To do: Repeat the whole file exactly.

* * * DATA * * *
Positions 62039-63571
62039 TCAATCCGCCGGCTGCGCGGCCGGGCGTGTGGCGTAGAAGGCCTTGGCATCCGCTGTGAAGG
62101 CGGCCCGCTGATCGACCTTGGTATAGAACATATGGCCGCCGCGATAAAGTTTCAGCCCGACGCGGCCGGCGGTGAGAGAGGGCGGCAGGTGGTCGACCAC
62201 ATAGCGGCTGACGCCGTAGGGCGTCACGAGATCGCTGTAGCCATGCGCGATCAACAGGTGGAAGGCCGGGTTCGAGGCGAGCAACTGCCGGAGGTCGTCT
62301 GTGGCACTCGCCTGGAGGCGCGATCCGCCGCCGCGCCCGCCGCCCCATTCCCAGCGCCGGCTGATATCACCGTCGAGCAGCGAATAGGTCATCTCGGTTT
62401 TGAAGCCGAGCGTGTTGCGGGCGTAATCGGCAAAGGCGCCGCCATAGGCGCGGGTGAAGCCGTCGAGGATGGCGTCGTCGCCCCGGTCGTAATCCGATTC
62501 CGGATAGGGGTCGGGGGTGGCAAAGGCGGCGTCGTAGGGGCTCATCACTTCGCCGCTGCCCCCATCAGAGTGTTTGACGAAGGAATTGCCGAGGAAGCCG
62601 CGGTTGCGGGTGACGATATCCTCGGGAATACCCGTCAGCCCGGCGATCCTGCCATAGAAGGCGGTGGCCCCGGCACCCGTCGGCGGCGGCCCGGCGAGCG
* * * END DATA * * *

Positions 62039-63571
62039 TCAATCCGCCGGCTGCGCGGCCGGGCGTGTGGCGTAGAAGGCCTTGGCATCCGCTGTGAAGG
62101 CGGCCCGCTGATCGACCTTGGTATAGAACATATGGCCGCCGCGATAAAGTTTCAGCCCGACGCGGCCGGCGGTGAGAGAGGGCGGCAGGTGGTCGACCAC
62201 ATAGCGGCTGACGCCGTAGGGCGTCACGAGATCGCTGTAGCCATGCGCGATCAACAGGTGGAAGGCCGGGTTCGAGGCGAGCAACTGCCGGAGGTCGTCT
62301 GTGGCACTCGCCTGGAGGCGCGATCCGCCGCCGCGCCCGCCGCCCCATTCCCAGCGCCGGCTGATATCACCGTCGAGCAGCGAATAGGTCATCTCGGTTT
62401 TGAAGCCGAGCGTGTTGCGGGCGTAATCGGCAAAGGCGCCGCCATAGGCGCGGGTGAAGCCGTCGAGGATGGCGTCGTCGCCCCGGTCGTAATCCGATTC
62501 CGGATAGGGGTCGGGGGTGGCAAAGGCGGCGTCGTAGGGGCTCATCACTTCGCCGCTGCCCCCATCAGAGTGTTTGACGAAGGAATTGCCGAGGAAGCCG
62601 CGGTTGCGGGTGACGATATCCTCGGGAATACCCGTCAGCCCGGCGATCCTGCCATAGAAGGCGGTGGCCCCGGCACCCGTCGGCGGCGGCCCGGCGAGCG